Our own Kris Kotarski in The Calgary Herald:
Earlier this fall, British company Internet Eyes figured out a way to cash in on CCTV. It bills itself as “an online instant event notification system” that will allow “viewers” to “anonymously monitor random video feeds streamed from privately owned establishments.”
“Viewers” in this case are people. “Events” are crimes, imagined or real. And the “instant event notification system” must be the object of desire for every generalissimo in the world, aspiring or real.
Internet Eyes bills its service as a game, where people “report crime as it happens,” scoring “points” for “neutral” alerts when the “viewer” acts in good faith but does not report an actual crime, or “positive” alerts when a crime was actually committed. The first results in one point; the second in three. A “negative” alert brings zero points, which does not help when one aspires to win the £1,000 monthly prize, to be awarded to “the highest crime scoring member every month.”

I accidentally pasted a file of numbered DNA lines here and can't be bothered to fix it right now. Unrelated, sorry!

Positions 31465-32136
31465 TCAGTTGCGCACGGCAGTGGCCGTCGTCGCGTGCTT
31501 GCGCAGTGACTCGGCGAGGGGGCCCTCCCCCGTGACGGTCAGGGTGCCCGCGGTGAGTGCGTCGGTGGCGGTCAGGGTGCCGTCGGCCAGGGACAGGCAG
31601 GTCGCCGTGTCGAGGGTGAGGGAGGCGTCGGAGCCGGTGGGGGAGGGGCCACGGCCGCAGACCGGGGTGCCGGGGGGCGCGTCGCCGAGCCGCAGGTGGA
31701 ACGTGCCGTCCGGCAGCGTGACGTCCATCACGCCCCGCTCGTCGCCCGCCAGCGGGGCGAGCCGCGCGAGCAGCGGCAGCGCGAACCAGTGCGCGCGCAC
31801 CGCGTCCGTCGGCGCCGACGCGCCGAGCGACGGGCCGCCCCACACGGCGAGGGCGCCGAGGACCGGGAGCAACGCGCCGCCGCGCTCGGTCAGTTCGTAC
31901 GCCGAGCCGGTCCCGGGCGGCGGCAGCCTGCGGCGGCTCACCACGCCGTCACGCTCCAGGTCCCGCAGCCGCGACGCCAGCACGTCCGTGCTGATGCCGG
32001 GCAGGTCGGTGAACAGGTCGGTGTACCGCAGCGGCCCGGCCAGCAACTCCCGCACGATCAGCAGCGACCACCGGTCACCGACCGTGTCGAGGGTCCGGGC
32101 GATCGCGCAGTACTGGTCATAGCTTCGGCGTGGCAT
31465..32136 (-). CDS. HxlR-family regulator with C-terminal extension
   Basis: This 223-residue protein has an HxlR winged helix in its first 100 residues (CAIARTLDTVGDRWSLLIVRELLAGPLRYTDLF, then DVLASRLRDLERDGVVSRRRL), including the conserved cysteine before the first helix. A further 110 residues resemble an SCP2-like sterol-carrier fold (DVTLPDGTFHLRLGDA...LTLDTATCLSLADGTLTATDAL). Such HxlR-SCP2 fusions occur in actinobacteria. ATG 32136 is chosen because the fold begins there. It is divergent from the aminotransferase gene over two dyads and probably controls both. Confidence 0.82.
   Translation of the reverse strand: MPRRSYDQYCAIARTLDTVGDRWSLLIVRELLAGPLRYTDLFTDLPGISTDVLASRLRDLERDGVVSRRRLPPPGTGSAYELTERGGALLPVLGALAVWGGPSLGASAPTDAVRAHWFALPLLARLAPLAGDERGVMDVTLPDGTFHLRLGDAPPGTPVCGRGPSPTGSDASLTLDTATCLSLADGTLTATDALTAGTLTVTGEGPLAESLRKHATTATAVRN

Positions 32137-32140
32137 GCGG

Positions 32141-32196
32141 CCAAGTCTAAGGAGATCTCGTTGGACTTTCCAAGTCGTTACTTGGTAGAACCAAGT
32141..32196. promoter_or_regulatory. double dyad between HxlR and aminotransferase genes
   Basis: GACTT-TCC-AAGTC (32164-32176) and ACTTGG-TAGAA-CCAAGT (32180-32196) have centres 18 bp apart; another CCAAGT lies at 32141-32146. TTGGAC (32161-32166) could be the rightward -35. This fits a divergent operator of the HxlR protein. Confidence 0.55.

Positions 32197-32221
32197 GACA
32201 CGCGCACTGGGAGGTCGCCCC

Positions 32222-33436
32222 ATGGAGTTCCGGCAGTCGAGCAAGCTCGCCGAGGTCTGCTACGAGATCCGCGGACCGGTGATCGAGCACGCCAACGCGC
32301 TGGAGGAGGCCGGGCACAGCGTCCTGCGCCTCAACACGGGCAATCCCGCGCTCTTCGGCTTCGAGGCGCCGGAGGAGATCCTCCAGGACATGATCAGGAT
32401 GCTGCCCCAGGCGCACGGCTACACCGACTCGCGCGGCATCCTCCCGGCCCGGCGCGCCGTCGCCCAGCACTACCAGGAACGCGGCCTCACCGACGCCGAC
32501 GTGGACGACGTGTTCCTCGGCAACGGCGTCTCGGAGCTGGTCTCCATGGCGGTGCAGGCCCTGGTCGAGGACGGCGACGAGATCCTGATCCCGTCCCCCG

“This is about crime prevention,” founder James Woodward told the BBC, as his company prepares to charge “viewers” £1 per alert and CCTV camera owners £20 each month to add their footage to the central database. “What we're doing is we're putting more eyes onto those cameras so that they are monitored.”